As a sorcerer or magician people are called, whose skills are not from the perspective of the observer in accordance with its previous interpretation of the environment and from him not religiously interpreted leave.
The term “magic” comes from the Middle High German zouber , the Old High German zaubar and probably the Middle Dutch tover for “magic”, which is probably derived from the Old English / Old Saxon word teafor for “red color, ocher, red chalk ”, which is used for writing was used by runes . Since the term “runes” means “secret knowledge”, a magician is therefore a “knower”.
In earlier cultures as well as among the followers of most ethnic religions, a distinction was not made between the profane and the spiritual in the perception of the environment, but interpreted everything magically, including knowledge (see also: Wild thinking ) . The meaning of the term "magician" as "knower" is identical for the Persian magicians , the Latin vates , the Celtic druids ( Drui ), the dervishes and the English wizards and witches . The ancient Egyptian god Thoth was equally responsible for writing, science and magic . Wizards were originally scientists and intellectuals , but also religious specialists such as the necromancers of many peoples. While the terms “magician”, “conjuring” and “ magic art ” also stand for magic in the magical sense, the term magician is used exclusively for deceptive entertainers .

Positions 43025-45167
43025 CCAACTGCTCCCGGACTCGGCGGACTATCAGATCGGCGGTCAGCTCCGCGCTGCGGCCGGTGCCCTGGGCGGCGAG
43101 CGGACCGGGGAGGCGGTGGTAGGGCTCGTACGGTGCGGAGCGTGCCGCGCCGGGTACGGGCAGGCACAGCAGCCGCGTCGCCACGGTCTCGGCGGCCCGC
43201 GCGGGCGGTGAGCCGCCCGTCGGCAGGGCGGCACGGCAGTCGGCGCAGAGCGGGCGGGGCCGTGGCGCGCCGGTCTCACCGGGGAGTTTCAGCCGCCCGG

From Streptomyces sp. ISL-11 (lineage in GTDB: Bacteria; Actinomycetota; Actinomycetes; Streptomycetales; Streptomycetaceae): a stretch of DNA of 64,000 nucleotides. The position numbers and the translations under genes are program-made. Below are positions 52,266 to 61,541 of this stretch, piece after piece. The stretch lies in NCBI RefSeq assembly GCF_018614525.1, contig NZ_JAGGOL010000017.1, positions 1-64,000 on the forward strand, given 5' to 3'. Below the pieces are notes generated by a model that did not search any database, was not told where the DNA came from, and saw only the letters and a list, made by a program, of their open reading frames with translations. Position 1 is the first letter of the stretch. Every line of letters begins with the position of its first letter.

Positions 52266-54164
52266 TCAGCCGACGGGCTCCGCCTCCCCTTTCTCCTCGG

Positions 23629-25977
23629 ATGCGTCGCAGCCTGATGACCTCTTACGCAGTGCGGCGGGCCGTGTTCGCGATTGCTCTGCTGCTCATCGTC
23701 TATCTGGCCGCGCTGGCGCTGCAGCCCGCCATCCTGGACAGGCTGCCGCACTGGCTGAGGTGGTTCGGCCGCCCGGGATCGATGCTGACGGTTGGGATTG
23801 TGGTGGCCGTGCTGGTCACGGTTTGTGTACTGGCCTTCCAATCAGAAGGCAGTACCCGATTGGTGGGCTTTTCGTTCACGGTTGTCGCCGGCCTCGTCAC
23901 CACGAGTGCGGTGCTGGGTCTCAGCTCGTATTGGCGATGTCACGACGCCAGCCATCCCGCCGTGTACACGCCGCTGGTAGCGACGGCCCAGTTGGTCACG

Relationship between magicians and religious miracle workers (derogatory wizarding term)
Most religions have accounts of miracles and miraculous people; everyday occurrences such as happiness, recovery from illness, etc. are often justified on religious grounds. If people claim healing successes etc. for themselves without appearing in the name of the prevailing religion, their abilities are not interpreted as religious in many cultures, but as something else, magic. Magic was already forbidden in the Hammurabi Codex , from which it follows that magic was something different from religion. In Egyptian mythology , too , a distinction was made between religion and sorcery, although priests could also be magicians at the same time, such as Imhotep .
In religiously tolerant Rome, the services of Celtic seers were accepted until the fourth century, when finally state persecution began against everything that contradicted the state religion. The Roman Church adopted this concept, discrediting religions other than superstition and sorcery. During the Christianization of the Celtic areas in particular, the structures found were adopted, but redefined as Christian ones and the Druidic roots embellished. Christianized historiography turned the druid Myrddin into the pagan magician Merlin , who only apparently subordinated himself to Christianity. The druid women, taken for granted by the Celts, became witches .